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Armored cruiser

The armored cruiser was a naval cruiser protected by armor on the sides as well as the decks and gun positions. This class was used from the end of the 19th century until the World War I.

The development of the explosive shell gun in the mid-1800s made the use of armor inevitable, despite its cost and weight, and armored cruisers began to appear in all navies.

The first armored cruiser was French Dupuy de Lome, started in 1888, entered service in 1895. In the same year, the Russian Ryurik entered service. Armored cruisers from 19th/20th century had usually displacement of 9,000 - 12,000 tons, speed of 18 - 20 knots. This class reached its summit in 1906-1908. Their displacement reached 14,000 - 16,000 tons then, speed - 22 - 23 knots. Since 1908 however, the building of armored cruisers stopped. It was found that their armor and guns were too weak to fight with the newest battleships - dreadnoughts, while they had almost no speed advantage above dreadnoughts. The main features of armored cruisers, like heavy guns and greater speed, than battleships, appeared again in the new class of battlecruisers (seems, that armored cruisers were the same for pre-dreadnoughts, as battlecruisers for dreadnoughts).

Typical armament of armored cruisers were 2 or 4 big calibre guns, usually 8 in - 10 in (203 - 254 mm) and some dozen guns calibre 6 in (152 mm) or similar. For example, Russian Ryurik (1895) had 4 guns 203 mm, 16 guns 152 mm and 6 guns 120 mm; French Victor Hugo (1904) had 4 guns 194 mm and 16 guns 164 mm. The British HMS Monmouth was an exception with weak armament of only 14 guns 152 mm. The last armored cruisers had stronger armament, like the British HMS Warrior (1907) - 6 guns 234 mm and 4 guns 190 mm; the German SMS Blucher (1909) - 12 guns 210 mm and 6 guns 150 mm, while the Russian Ryurik (II) (1909, British-built) had 4 guns 254 mm, 8 guns 203 mm and 20 guns 120 mm. The strongest were Japanese crafts, like Ibuki (1909) with 4 guns 305 mm (12 in), 8 guns 203 mm and 14 guns 120 mm.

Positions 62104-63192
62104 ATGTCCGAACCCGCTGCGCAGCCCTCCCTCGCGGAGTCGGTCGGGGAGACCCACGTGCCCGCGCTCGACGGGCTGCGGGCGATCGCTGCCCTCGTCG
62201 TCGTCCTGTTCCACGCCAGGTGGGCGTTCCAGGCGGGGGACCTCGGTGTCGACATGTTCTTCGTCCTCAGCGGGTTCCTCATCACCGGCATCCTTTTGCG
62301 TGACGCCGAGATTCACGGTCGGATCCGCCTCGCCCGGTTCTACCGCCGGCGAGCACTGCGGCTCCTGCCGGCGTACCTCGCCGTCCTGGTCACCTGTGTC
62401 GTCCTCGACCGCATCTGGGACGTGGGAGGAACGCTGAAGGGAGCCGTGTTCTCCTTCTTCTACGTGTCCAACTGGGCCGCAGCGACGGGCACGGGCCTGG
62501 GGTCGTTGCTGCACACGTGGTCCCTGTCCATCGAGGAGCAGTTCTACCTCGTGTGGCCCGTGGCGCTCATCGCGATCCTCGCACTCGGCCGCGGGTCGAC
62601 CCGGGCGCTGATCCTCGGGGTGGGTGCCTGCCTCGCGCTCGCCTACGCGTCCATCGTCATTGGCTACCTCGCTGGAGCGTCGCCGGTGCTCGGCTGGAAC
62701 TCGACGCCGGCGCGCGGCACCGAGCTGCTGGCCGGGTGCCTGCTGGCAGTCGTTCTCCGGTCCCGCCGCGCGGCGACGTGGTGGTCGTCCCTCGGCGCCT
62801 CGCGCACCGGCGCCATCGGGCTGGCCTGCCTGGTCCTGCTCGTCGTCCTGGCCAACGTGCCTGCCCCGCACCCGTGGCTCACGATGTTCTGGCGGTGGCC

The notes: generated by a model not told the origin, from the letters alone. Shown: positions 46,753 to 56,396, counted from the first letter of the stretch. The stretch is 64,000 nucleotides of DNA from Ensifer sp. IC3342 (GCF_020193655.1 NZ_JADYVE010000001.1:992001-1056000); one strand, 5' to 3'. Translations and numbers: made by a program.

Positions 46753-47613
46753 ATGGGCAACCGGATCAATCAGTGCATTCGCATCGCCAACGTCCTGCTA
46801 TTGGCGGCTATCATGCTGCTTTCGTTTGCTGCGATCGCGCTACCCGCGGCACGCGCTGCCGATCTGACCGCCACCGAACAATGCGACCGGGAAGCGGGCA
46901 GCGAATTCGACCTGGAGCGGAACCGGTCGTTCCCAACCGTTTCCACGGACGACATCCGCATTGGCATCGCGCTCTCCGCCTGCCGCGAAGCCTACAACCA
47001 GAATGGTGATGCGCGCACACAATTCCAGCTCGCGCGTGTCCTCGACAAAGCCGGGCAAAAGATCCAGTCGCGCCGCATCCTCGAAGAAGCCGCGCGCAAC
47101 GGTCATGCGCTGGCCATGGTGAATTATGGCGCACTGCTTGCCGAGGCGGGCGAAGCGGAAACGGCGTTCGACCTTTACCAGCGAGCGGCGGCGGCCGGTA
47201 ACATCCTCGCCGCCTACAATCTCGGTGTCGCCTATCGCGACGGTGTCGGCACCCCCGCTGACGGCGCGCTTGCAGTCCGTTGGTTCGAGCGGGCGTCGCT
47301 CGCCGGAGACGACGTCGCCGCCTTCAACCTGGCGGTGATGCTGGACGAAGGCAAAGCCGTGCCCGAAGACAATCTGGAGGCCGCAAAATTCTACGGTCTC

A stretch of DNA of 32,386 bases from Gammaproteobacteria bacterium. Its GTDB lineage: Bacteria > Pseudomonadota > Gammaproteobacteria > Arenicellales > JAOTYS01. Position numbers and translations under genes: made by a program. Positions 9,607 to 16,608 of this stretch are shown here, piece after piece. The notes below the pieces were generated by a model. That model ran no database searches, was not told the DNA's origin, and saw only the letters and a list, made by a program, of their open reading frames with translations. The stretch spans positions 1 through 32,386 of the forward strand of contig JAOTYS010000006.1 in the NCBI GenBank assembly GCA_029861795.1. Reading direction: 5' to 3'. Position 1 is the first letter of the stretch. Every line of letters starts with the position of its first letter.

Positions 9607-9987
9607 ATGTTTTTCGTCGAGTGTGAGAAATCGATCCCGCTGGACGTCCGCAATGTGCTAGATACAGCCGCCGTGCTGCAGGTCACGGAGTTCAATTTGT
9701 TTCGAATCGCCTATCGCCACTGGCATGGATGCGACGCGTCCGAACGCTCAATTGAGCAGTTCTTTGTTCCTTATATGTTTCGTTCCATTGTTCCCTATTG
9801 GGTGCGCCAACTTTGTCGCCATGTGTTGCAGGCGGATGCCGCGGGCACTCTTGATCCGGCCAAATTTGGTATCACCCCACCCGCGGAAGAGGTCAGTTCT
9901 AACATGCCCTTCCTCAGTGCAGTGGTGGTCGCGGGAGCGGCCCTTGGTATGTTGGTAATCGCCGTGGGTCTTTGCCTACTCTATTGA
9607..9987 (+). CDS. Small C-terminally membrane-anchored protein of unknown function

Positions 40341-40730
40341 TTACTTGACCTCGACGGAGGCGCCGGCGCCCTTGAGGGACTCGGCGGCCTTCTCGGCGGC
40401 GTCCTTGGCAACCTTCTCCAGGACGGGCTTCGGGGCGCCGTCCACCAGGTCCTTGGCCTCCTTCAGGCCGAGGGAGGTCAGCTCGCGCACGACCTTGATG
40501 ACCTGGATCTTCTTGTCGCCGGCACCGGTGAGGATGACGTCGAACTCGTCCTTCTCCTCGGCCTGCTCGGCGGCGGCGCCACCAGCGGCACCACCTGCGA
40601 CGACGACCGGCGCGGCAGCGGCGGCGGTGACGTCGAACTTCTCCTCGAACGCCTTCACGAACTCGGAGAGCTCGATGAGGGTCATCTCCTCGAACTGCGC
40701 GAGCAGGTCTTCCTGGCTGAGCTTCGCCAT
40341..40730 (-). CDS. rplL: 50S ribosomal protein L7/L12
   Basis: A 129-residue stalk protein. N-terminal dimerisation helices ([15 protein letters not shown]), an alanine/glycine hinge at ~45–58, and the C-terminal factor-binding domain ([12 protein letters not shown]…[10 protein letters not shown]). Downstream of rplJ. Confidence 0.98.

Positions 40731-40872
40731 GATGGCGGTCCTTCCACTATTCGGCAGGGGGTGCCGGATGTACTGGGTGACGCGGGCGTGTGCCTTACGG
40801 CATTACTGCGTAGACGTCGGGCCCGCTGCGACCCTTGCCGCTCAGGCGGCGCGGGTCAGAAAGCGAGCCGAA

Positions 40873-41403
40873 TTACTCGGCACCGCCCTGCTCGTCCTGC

Armored cruisers were the chief combatants in two naval battles: the Battle of Ulsan in the Russo-Japanese War, and the Battle of Coronel in World War I, and played important supporting roles in other battles of the period. On the other hand, these battles, as well as Battle of the Falkland Islands and battle of Jutland showed, that their armor was insufficient against battleships, and even against other armored cruisers.

Armored cruisers in the US Navy

The first armored cruiser of the United States Navy was the USS Maine, whose explosion in 1898 triggered the Spanish-American War. Launched in 1889, she had 7-12 inches of armor around the sides ("belt armor"), and 1-4 inches on the decks. She was redesignated as a "second class battleship" in 1894, an awkward compromise reflecting slowness compared to other cruisers, and weakness versus the first-line battleships of the time.

The New York (Armored Cruiser No. 2), launched in 1895, was less weighty than the Maine, with 3 inches of belt armor, and 3-6 inches of deck armor. Brooklyn (Armored Cruiser No. 3) was an improved version of the New York design.

Shortly after the Spanish-American War, the Navy built six Pennsylvania-class armored cruisers, almost immediately followed by five of the Tennessee class.

On 17 July 1920, all existing US armored cruisers were merged with protected cruisers in a single class "cruiser" with hull classification symbol "CA" (not to be confused with the later use of the "CA" for heavy cruisers), bringing to an end the use of the term in the US.